Bill Nye's Red Book

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Thompson & Thomas, 1891 - American wit and humor - 389 pages
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Page 248 - I know that Great Britain is determined on her system ; and that very determination determines me on mine. You know I have been constant and uniform in opposition to all her measures. The die is now cast, I have passed the Rubicon; sink or swim, live or die, survive or perish, with my country, is my unalterable determination.
Page 262 - Read it on yon bristling steel! Ask it — ye who will. Fear ye foes who kill for hire? Will ye to your homes retire? Look behind you!
Page 335 - It is a luxury, but you may have it. I have decided to keep a horse instead of this mining stock. The horse may not be so pretty, but it will cost less to keep him. You will find the postal cards that have not been used under the distributing table, and the coal down in the cellar. If the stove draws too hard, close the damper in the pipe and shut the general delivery window. Looking over my stormy and eventful administration as postmaster here, I find abundant cause for thanksgiving. At the time...
Page 335 - Sir — I beg leave at this time to officially tender my resignation as postmaster at this place, and in due form to deliver the great seal and the key to the front door of the office. The safe combination is set on the numbers 33, 66 and 99, though I do not remember at this moment which comes first, or how many times you revolve the knob, or which direction you should turn it at first in order to make it operate.
Page 232 - hist/' and she histed. But I thought she overdid it. She put too much expression in it. Just then I heard something crash through the window of the barn and fall with a dull, sickening thud on the outside. The neighbors came to see what it was that caused the noise. They found that I had done it in getting through the window. I asked the neighbors if the barn was still standing. They said it was. Then I asked if the cow was injured much. They said she seemed to be quite robust. Then I requested...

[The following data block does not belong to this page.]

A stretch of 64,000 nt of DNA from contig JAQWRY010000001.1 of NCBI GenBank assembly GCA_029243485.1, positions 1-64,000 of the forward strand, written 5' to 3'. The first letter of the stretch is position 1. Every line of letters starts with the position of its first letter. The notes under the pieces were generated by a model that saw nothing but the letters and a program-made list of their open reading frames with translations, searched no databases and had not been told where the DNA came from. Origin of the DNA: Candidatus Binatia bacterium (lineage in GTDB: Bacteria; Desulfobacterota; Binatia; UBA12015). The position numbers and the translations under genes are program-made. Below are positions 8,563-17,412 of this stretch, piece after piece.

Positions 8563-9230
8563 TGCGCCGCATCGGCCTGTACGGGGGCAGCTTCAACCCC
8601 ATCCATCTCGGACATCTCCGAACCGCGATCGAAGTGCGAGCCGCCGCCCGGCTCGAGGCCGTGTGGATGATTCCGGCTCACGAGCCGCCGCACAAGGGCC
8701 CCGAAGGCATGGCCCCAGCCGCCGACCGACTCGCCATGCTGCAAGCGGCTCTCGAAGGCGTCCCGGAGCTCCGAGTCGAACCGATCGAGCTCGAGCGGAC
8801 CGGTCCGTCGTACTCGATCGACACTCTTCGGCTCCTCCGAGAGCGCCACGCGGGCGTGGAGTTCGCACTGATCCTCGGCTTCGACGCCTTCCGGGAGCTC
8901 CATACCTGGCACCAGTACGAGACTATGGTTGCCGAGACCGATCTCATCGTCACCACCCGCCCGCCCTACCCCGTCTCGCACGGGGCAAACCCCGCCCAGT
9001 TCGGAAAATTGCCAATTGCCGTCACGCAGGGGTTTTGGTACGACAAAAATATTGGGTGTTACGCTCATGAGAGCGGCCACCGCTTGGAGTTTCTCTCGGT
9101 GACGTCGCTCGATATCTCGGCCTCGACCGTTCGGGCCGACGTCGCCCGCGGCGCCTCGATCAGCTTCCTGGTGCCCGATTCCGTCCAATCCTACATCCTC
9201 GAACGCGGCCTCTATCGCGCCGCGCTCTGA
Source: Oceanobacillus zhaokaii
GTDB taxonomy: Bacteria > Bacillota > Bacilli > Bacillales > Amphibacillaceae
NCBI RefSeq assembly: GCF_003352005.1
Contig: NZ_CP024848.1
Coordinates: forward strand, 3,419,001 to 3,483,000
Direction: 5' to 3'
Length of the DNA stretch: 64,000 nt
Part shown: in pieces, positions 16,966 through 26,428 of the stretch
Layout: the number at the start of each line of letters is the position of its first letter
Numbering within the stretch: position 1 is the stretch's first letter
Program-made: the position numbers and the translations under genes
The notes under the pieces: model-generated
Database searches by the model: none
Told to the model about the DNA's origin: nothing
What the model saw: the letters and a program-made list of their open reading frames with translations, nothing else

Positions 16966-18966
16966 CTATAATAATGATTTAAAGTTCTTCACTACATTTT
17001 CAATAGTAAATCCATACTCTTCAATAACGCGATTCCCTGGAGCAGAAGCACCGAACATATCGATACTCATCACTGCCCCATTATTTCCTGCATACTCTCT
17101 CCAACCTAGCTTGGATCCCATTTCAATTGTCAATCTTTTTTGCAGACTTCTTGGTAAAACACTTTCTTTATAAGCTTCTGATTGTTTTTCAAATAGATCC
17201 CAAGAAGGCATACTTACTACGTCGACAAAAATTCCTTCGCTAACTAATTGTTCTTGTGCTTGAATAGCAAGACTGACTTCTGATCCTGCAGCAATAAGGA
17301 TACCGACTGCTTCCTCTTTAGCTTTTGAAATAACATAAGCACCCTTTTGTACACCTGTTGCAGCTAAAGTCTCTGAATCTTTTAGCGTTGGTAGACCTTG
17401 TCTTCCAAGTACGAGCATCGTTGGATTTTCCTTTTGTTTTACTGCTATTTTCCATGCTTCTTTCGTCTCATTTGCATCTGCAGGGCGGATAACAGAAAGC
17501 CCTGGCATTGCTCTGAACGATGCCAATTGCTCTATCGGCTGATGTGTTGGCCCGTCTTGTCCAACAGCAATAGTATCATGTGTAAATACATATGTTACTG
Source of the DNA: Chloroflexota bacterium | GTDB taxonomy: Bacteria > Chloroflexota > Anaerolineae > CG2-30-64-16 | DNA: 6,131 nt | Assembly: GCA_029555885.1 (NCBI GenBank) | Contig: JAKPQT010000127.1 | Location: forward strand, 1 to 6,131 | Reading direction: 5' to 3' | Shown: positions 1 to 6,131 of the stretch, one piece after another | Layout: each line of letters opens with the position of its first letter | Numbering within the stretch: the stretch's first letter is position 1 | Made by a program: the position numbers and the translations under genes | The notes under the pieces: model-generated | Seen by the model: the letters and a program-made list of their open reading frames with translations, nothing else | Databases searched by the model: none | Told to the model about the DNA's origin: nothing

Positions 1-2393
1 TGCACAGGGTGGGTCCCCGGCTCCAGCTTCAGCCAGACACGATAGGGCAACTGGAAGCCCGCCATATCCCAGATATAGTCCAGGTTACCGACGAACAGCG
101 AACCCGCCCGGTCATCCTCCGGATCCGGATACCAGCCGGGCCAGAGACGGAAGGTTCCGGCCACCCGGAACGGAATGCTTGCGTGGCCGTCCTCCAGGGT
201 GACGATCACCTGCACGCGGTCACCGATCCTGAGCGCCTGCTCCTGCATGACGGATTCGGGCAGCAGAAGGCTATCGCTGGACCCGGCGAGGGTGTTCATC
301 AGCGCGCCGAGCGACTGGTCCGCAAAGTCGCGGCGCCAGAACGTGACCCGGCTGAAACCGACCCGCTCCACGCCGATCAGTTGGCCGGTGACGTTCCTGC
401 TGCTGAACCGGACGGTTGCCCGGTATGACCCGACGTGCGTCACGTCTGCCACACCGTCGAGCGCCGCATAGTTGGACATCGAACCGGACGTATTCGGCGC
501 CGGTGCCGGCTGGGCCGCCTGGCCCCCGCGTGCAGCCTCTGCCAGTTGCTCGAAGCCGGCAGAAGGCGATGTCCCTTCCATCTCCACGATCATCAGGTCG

Page 339 - Thanksgiving proclamation, but rest assured it would not be ill-timed or inopportune. It is not alone a credit to myself. It reflects credit upon the administration also. I need not say that I herewith transmit my resignation with great sorrow and genuine regret. We have toiled on together month after month, asking for no reward except the innate consciousness of rectitude and the salary as fixed by law. Now we are to separate. Here the roads seem to fork, as it were, and you and I, and the cabinet,...
Page 136 - On the 9th day of September, AD 1884, my morbid curiosity was gratified. As the people came out into the forest with lanterns and pulled me out of the crotch of a basswood tree with a " tackle and fall," I remember I told them I didn't yearn for any more atmospheric phenomena.
Page 296 - Office of Daily Boomerang, Laramie City, Wy. August 9, 1882. My dear General: I have received by telegraph the news of my nomination by the President and my confirmation by the Senate, as postmaster at Laramie, and wish to extend my thanks for the same. I have ordered an entirely new set of boxes and post-office outfit, including new corrugated cuspidors for the lady clerks.
Page 297 - Be perfectly frank with me, and feel perfectly free to just bring anything of that kind right to me. Do not feel reluctant because I may at times appear haughty and indifferent, cold or reserved. Perhaps you do not think I know the difference between a general delivery window and a three-m quad, but that is a mistake.
Page 339 - Here the roads seem to fork, as it were, and you and I, and the cabinet, must leave each other at this point. You will find the key under the door-mat, and you had better turn the cat out at night when you close the office. If she does not go readily, you can make it clearer to her mind by throwing the cancelling stamp at her. If Deacon Hayford does not pay up his box-rent, you might as well put his mail in the general delivery, and when Bob Head gets drunk and insists on a letter from one of his...

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